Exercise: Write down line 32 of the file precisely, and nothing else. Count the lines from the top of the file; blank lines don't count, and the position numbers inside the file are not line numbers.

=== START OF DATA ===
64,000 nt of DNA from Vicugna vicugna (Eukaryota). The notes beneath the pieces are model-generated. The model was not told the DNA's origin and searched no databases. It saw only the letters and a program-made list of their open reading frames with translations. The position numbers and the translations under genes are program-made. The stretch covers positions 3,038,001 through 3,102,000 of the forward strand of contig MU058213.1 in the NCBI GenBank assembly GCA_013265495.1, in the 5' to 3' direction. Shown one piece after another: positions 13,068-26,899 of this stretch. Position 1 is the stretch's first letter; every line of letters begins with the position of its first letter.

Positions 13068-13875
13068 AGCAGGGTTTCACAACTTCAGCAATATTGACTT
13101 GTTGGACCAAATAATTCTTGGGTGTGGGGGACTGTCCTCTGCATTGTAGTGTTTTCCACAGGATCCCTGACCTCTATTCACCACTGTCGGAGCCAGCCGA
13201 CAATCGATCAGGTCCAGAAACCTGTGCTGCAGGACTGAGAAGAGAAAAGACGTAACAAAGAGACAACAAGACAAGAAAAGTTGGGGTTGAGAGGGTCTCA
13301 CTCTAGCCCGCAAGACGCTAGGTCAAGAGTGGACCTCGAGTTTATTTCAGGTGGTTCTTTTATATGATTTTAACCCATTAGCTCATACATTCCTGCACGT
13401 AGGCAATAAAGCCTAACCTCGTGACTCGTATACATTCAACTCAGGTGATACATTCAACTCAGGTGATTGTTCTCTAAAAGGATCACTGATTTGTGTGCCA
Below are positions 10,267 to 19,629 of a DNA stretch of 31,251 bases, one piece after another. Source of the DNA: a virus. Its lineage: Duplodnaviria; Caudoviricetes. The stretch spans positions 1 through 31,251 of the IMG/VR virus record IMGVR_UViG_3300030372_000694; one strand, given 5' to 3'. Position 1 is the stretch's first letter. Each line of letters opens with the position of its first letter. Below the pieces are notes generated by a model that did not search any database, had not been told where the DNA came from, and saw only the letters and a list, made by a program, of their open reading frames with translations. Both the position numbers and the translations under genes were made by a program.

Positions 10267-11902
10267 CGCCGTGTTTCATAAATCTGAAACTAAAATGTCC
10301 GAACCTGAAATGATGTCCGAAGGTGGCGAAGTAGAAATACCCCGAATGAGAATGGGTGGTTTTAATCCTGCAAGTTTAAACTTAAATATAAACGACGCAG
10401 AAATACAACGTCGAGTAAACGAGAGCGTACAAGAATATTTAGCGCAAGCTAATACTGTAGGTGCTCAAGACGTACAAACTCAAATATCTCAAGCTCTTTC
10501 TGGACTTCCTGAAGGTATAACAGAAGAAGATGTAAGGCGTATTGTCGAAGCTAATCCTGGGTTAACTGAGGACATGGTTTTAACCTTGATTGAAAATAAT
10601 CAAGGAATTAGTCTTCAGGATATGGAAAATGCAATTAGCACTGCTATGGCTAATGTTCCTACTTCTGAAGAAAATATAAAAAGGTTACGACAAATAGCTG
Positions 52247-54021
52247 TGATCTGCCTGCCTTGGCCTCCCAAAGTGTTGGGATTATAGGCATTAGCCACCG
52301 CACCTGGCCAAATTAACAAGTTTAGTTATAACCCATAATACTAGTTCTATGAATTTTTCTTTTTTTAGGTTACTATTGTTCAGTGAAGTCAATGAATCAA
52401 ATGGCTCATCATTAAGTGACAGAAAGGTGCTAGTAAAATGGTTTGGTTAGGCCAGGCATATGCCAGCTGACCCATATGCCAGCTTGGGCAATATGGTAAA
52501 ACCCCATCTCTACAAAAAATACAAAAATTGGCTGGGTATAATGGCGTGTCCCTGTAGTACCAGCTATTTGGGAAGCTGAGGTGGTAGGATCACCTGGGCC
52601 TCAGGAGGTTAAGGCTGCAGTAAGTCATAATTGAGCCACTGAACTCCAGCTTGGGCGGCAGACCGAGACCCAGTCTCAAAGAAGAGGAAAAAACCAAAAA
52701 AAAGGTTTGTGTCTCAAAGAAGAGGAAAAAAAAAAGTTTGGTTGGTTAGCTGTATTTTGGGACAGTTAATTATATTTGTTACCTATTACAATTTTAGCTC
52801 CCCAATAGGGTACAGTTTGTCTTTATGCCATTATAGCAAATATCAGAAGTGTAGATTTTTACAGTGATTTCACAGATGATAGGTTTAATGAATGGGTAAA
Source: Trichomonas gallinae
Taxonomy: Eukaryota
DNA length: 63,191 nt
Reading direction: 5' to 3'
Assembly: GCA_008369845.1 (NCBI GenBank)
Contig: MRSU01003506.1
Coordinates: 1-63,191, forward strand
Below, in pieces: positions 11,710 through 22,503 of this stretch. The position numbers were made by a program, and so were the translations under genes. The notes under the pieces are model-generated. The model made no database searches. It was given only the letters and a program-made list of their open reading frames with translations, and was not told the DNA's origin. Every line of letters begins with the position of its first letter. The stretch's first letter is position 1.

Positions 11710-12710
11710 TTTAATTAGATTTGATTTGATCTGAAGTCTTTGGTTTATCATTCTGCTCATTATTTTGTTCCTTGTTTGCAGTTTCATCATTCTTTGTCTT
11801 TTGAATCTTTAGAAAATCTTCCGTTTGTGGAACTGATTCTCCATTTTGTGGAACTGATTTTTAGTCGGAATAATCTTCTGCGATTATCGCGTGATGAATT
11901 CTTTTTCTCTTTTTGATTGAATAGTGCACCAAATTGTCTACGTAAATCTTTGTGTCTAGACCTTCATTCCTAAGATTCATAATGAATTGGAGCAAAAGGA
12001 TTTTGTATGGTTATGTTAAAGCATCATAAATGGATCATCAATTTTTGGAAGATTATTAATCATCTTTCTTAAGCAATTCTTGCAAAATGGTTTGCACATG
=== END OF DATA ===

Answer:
11710 TTTAATTAGATTTGATTTGATCTGAAGTCTTTGGTTTATCATTCTGCTCATTATTTTGTTCCTTGTTTGCAGTTTCATCATTCTTTGTCTT